In 2004, the typical U.S. home sold for 99% of the original asking price, according to the National Association of Realtors, leaving little room for haggling on price. In the West, more than one-fifth of homes sold above asking price as competing bids drove up the price. There is little downward price haggling in the booming housing market, though haggling is sure to return when the cycle turns from seller's to buyer's market.
How CarMax cleaned up the sleazy business of selling used cars by listening to consumers.
"CarMax provides its customers the opportunity to shop for vehicles the same way they shop for items at other `big-box' retailers by offering a broad selection of high quality vehicles at low, no-haggle prices in a customer-friendly atmosphere."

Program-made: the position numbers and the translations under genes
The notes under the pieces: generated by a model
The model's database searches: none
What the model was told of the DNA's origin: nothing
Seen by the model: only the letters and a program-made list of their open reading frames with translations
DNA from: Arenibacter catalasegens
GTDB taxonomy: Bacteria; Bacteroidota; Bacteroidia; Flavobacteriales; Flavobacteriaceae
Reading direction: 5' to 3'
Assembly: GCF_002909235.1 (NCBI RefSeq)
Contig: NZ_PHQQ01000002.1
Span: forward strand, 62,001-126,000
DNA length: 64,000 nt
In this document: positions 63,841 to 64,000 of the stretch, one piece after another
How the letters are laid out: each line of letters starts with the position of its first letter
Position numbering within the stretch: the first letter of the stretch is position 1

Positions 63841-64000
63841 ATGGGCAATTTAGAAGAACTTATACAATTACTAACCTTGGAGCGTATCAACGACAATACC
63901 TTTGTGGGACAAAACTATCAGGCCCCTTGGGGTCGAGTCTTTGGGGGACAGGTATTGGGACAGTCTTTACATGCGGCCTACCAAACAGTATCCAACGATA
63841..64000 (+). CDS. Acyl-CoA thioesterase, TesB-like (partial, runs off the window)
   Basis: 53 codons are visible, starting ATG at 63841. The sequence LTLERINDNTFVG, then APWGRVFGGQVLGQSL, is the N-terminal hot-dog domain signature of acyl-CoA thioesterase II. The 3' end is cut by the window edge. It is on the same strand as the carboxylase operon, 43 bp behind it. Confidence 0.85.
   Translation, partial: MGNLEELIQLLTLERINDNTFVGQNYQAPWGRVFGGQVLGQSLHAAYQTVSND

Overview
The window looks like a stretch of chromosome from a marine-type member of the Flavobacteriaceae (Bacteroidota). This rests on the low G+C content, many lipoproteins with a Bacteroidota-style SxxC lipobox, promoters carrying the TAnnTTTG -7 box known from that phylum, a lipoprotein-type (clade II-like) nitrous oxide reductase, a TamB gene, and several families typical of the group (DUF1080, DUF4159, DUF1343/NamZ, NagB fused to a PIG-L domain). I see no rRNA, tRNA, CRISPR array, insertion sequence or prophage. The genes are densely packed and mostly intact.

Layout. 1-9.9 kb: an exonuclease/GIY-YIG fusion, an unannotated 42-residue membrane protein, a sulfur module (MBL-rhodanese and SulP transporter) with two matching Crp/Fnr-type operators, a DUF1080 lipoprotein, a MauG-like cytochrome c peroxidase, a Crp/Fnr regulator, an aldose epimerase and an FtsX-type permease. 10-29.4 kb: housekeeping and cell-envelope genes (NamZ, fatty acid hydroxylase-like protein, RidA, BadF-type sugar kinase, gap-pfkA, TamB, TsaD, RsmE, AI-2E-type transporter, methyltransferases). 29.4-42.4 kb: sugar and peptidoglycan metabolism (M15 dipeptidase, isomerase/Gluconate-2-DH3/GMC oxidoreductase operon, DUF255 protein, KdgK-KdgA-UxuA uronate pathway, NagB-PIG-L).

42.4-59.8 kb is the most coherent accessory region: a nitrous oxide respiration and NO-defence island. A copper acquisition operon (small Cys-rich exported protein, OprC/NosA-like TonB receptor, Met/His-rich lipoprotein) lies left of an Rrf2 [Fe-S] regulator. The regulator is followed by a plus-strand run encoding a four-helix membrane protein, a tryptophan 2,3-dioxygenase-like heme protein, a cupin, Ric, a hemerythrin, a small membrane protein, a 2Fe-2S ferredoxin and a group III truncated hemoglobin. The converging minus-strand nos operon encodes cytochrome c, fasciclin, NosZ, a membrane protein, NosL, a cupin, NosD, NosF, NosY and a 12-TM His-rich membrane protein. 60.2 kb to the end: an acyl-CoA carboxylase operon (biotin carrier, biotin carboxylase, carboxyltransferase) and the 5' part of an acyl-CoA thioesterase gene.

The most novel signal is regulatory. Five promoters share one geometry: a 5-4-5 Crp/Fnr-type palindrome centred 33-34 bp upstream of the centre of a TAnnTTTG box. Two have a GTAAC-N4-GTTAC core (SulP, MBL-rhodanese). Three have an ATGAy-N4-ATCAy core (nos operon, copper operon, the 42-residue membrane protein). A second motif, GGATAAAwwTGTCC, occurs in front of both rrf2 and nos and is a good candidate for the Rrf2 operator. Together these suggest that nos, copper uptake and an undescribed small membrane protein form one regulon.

* Used cars sold at no-haggle prices listed on vehicles, in newspaper ads and on carmax.com.
* Trade-in done as separate transaction; CarMax offers a price that allows owners to sell their cars regardless of whether they intend to buy a vehicle.
* Sales reps paid fixed dollars-per-unit commission.
* Financing rates, extended-service plans and accessories offered with no-haggle approach.
* Vehicles backed with five-day, 250-mile, money-back guarantee.
* Average used-vehicle sale price (fiscal 2005): $15,789
"We are still at an early stage in the national rollout of our retail concept. We believe the primary driver for future earnings growth will be vehicle unit sales growth from comparable store sales increases and from geographic expansion. We target a roughly similar fixed dollar amount of gross profit per used unit, regardless of retail price."
* Average gross profit: $1,817/11.5%
1. Percentage change in used vehicles sold at stores open at least a year. Fiscal years ended February
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